For the last thirty years, residential architecture has been dominated by open floor plan concepts. The trendy design is accepted due to its ability to join rooms and create more of a social experience within the home.
Open floor plans are a relatively new concept in residential home design. Pre-World War II homes were constructed in a basic, one-dimensional layout, often connecting enclosed rooms with a long hallway, positioning the kitchen at the back of the house to be used for service. These configurations were not meant to accommodate modern gatherings. Throughout the 1950s, gatherings were still formal, which means the kitchen was off-limits to guests.
It wasn’t until the post-war years that American families began to change their ways and reform to a more casual form of living. This slowly sculpted the open floor plan in modern construction, allowing families to grow in a spacious environment. By the 1990s, open floor plans became almost the norm for new construction, especially in suburban settings, and that trend holds true today.
Innovation In Construction
An open floor plan in residential architecture refers to a dwelling in which two or more common spaces have been joined to form a larger space by eliminating partition walls. Instead of interior load-bearing walls, heavy-duty beams carry the weight to create a spacious and sound living area.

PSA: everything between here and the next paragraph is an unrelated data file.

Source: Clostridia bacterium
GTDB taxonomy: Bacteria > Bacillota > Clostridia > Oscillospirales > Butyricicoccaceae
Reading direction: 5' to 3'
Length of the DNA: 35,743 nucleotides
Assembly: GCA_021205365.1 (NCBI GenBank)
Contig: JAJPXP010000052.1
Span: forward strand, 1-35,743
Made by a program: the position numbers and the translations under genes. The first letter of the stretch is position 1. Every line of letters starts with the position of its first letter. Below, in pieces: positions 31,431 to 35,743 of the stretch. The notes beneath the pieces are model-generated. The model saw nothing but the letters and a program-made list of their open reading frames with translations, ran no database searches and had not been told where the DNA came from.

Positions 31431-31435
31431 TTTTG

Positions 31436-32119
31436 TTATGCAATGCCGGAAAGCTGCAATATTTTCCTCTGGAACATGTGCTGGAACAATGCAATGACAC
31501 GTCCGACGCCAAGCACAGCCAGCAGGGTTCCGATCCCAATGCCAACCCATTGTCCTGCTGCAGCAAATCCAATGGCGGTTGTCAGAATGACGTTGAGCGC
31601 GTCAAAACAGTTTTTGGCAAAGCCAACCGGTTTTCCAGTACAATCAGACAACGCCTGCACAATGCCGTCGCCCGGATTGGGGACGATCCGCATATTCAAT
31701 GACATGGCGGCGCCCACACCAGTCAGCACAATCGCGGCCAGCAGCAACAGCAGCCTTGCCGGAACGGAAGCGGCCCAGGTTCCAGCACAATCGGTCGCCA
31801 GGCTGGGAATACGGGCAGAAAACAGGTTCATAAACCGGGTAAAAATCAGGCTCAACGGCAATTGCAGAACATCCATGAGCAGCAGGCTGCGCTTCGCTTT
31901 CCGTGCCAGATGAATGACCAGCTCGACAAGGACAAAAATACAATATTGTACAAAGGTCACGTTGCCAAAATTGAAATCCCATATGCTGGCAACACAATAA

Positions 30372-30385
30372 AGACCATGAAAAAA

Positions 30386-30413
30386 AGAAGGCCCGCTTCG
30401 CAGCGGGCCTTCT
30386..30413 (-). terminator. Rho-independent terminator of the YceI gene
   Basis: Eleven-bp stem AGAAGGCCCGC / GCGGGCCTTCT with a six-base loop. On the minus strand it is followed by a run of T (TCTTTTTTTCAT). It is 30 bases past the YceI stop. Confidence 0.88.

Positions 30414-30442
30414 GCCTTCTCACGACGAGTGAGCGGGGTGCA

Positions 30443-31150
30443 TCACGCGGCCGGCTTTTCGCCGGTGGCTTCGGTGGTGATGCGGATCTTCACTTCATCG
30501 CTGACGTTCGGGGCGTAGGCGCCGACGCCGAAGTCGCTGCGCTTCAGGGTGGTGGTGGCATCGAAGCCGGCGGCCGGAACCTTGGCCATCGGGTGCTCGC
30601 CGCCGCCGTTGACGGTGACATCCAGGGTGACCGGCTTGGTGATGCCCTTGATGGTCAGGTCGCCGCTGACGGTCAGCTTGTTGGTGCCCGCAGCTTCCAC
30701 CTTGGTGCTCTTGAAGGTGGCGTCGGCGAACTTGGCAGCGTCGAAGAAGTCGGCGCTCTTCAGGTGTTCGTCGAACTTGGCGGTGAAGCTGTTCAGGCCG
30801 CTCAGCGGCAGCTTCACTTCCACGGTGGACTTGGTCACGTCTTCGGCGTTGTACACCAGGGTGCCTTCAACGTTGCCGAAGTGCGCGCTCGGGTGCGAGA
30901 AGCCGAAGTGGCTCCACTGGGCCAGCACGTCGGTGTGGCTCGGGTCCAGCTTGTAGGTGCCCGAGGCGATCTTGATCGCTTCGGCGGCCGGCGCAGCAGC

Simultaneous to American residential reform was the innovation of residential construction. Stronger materials and modern methods allowed open floor plans to be more practical and easier to build. Steel structural beams, central heating systems, drywall, and cinder-block construction made it easier to build larger rooms efficiently.
Floor Plan Configurations
- Kitchen and dining room: Often, a kitchen and dining area share one common space. Sometimes a kitchen island or peninsula acts as a visual dividing line between the two areas.
- Dining room and living room: A dining area and living room occupy one shared area. A visual dividing line may be in the form of thoughtfully placed furniture, two different paint colors, stairs leading to a sunken area, or a handrail.
- Kitchen, dining, and living room: All three areas may be open in a large great room, often with a vaulted ceiling.
Advantages of Open Floor Plans
- Better traffic flow. Without doors to open and close and no walls to hinder traffic, people can move through space unhindered.
- Improved sociability and communication. Without walls, it’s possible to talk to one another across rooms.
- Shared light. Interior spaces that were once without windows now get natural light from windows in exterior walls.
- Improved real estate value. In almost every instance, an open floor plan is highly desirable and increases your home’s value to prospective buyers.
- Easier to watch kids. Parents cooking in the kitchen or setting the dining room table can easily supervise children in the living room.
Disadvantages of Open Floor Plans
- Costly to heat and cool. Great rooms with high ceilings are often energy drains, especially when the outer walls are equipped with large windows, as they often are. While traditional floor plans allow you to heat or cool only certain rooms, the entire space must be heated or cooled with an open floor plan.
- Higher construction cost. Without partition walls, open concepts depend on steel or laminated beams for support. These are costly to install.
- Poor sound control. Without partition walls to block noise, open concept homes can be very noisy.
- Lack of privacy. Open floor plans are great for social activity, but they make it hard to find quiet spaces for private reading or study.